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Authors: Carbone, D.* 
D'Amico, S.* 
Musumeci, C.* 
Greco, F.* 
Title: Comparison between the 1994–2006 seismic and gravity data from Mt. Etna: New insight into the long-term behavior of a complex volcano
Issue Date: 8-Feb-2009
Series/Report no.: /279 (2009)
DOI: 10.1016/j.epsl.2009.01.007
Keywords: microgravity changes
seismic strain release
Subject Classification04. Solid Earth::04.03. Geodesy::04.03.05. Gravity variations 
04. Solid Earth::04.06. Seismology::04.06.08. Volcano seismology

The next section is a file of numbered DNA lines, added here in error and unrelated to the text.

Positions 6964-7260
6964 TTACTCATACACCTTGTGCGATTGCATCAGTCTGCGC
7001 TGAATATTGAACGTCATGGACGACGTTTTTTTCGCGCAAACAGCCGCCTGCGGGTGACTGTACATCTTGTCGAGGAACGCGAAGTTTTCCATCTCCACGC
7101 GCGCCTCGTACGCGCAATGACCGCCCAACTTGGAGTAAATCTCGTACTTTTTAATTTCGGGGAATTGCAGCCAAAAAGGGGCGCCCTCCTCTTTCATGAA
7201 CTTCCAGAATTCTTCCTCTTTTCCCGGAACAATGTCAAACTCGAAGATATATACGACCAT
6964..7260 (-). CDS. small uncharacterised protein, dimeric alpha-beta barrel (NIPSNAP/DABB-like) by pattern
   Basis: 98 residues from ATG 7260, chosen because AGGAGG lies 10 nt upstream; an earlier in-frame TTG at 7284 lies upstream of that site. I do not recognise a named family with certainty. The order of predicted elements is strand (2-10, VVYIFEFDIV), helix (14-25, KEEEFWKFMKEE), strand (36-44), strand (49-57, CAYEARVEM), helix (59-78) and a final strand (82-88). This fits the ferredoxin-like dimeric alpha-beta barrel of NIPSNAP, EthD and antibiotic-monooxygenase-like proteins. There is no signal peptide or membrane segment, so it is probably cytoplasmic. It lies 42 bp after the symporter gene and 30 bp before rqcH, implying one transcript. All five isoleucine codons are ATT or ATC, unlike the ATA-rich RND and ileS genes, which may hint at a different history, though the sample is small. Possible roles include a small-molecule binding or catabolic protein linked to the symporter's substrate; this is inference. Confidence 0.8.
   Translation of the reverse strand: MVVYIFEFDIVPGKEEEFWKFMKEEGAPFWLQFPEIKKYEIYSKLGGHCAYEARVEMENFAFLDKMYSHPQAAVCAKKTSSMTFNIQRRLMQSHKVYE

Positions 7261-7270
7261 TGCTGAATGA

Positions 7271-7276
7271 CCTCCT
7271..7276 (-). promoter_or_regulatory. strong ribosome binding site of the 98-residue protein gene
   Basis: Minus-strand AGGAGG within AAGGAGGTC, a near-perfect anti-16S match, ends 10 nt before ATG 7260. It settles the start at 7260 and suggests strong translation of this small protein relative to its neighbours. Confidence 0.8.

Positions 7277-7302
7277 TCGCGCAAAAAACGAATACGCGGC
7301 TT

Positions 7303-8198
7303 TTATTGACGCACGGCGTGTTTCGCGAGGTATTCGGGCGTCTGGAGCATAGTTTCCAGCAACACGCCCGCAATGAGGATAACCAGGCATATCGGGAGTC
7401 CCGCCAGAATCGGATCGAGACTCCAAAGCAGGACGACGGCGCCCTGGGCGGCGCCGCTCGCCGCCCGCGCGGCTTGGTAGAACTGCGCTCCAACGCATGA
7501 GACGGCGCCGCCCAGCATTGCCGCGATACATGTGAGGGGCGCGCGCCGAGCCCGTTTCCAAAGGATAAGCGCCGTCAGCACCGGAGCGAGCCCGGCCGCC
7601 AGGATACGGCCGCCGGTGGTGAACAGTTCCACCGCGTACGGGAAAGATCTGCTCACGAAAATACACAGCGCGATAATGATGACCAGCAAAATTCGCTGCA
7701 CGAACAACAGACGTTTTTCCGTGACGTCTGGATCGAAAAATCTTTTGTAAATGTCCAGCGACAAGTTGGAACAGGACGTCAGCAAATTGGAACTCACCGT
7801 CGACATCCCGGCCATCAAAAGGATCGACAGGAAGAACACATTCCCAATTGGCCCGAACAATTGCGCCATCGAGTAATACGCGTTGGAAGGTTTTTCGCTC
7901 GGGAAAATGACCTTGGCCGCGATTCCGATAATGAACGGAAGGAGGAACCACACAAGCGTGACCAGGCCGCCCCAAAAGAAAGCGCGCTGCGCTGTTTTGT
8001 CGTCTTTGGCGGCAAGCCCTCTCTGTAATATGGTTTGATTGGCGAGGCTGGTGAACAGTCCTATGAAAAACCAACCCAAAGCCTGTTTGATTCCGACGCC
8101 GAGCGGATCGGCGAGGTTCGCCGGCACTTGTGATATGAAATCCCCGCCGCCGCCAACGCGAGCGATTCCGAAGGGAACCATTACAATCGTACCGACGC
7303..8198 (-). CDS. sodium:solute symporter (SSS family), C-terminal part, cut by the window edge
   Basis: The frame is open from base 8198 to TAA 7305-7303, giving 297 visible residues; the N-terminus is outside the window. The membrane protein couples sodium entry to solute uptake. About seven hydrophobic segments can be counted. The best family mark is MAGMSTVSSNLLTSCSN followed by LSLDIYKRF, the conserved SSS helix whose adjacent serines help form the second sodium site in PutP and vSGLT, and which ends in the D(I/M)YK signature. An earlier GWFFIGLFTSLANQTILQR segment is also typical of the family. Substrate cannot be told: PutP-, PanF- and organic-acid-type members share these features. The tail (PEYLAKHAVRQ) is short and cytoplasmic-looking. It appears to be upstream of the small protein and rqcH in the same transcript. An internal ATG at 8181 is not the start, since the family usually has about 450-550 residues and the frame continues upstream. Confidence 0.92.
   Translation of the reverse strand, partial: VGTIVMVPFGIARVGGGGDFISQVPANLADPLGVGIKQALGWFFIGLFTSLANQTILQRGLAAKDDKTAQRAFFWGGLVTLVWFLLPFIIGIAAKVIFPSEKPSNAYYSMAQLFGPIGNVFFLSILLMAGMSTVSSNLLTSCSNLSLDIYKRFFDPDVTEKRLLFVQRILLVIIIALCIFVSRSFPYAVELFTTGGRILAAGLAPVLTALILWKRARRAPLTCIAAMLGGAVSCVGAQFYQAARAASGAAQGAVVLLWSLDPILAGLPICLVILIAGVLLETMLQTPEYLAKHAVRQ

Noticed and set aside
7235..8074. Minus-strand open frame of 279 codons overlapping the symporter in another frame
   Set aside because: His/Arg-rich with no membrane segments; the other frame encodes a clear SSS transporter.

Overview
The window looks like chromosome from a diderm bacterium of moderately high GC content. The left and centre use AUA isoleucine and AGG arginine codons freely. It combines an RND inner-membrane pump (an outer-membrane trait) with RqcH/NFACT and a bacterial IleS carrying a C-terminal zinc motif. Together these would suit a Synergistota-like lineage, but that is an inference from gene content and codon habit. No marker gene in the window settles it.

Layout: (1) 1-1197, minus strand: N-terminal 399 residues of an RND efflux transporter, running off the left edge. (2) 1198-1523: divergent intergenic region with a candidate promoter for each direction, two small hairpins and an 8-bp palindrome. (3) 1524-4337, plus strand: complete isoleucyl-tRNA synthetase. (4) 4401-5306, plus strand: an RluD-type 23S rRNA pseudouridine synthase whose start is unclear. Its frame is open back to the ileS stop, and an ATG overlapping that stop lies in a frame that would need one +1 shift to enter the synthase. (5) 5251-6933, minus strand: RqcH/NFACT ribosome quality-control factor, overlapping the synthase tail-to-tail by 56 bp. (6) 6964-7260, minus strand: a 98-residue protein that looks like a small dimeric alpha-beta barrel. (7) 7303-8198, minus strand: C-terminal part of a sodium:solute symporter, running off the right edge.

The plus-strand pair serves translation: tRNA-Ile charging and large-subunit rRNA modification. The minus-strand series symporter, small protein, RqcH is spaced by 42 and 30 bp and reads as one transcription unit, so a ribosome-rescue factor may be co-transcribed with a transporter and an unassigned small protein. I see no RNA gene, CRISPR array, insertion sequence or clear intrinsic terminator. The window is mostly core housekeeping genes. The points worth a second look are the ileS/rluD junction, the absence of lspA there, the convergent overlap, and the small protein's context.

Abstract: We investigate the relationship between changes of the gravity field and the release of the seismic energy at Mt. Etna over a 12-year period (1994-2006), during which the volcano exhibited different eruptive patterns. Over the two sub-periods when intense gravity decreases occur, centered on the upper southeastern sector of the volcano (late-1996 to mid-1999 and late-2000 to mid-2001), the strain release curve displays neat long-term accelerations, with many hypocenters clustered in the volume containing the gravity source. Various evidences suggest that, since 1994 and until the breakout of the 2001 eruption, the eastern flank of Etna remained peripheral to the lines of rise of the magma from the deep storage to the surface. Accordingly, we hypothesize that, rather than being directly associated to the migration of the magma, the joint anomalies we found image phases of higher tensile stress on the upper southeastern sector, associated to increase in the rate of microfracturing along the NNW-SSE fracture zone. Such an increase implies a local density (gravity) decrease, and an increase in the release of seismic energy, thus explaining the correlation we observe. The second period of gravity decrease/strain release increase culminated in the breakout of the 2001 flank eruption, as a pressurized deeper magma accumulation used the inferred zone of increasing microfracturing as a path to the surface. This eruption marks an important modification in the structure of Etna’s plumbing system, as also testified by the absence of post-2001 long-term gravity changes and accelerations in the strain release curve and the neat modification of the seismicity and ground deformation patterns. Thus we prove that joint microgravity and seismic studies can allow zones of the medium experiencing an increase in the rate of microfracturing to be identified months to years before a magma batch is conveyed through them to the surface, setting off a lateral eruption.
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